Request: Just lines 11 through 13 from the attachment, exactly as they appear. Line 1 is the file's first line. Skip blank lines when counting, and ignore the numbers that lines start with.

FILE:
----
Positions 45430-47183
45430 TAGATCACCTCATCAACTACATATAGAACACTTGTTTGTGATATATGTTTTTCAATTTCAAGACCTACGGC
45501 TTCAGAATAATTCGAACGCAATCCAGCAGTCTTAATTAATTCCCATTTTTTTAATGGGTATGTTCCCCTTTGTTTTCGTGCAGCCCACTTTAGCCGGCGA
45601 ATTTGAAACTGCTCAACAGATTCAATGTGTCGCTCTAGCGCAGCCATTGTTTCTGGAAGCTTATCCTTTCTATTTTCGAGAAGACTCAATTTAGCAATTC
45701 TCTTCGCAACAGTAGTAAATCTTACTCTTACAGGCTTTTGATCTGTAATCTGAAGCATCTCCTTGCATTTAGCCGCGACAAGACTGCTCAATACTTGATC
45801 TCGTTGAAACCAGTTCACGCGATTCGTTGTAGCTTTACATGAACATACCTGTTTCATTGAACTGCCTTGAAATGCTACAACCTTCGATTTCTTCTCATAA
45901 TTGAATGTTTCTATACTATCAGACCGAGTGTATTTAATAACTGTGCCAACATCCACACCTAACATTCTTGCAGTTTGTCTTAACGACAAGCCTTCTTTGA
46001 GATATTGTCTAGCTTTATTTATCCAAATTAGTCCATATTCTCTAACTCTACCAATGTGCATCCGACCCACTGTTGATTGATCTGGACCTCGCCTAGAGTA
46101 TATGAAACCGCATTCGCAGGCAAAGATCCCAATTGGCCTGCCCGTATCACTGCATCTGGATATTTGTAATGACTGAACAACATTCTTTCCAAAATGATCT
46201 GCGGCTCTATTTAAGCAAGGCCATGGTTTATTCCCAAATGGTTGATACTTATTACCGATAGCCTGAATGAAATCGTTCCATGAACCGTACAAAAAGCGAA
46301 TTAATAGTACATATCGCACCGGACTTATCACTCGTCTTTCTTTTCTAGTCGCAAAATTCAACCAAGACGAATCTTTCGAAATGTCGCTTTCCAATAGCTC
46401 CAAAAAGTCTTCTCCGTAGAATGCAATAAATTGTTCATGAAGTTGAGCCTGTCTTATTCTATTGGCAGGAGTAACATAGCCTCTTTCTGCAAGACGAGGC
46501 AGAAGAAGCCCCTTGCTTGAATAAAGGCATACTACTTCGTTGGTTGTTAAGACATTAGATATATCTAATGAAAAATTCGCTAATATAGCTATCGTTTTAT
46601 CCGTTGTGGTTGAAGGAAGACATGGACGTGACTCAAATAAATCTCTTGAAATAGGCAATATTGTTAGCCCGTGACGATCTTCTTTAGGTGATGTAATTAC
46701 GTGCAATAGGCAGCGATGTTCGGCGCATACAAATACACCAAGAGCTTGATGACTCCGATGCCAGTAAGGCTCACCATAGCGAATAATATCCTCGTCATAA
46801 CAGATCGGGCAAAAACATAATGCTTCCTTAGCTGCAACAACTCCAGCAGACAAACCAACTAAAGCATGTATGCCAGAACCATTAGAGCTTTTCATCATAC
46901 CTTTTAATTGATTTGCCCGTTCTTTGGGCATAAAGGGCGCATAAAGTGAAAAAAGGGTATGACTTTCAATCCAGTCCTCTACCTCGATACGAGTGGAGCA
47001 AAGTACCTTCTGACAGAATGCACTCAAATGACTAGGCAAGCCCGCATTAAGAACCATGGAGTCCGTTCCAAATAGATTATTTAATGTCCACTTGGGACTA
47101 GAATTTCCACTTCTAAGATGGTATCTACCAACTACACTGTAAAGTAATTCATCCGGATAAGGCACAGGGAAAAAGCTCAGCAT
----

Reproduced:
46301 TTAATAGTACATATCGCACCGGACTTATCACTCGTCTTTCTTTTCTAGTCGCAAAATTCAACCAAGACGAATCTTTCGAAATGTCGCTTTCCAATAGCTC
46401 CAAAAAGTCTTCTCCGTAGAATGCAATAAATTGTTCATGAAGTTGAGCCTGTCTTATTCTATTGGCAGGAGTAACATAGCCTCTTTCTGCAAGACGAGGC
46501 AGAAGAAGCCCCTTGCTTGAATAAAGGCATACTACTTCGTTGGTTGTTAAGACATTAGATATATCTAATGAAAAATTCGCTAATATAGCTATCGTTTTAT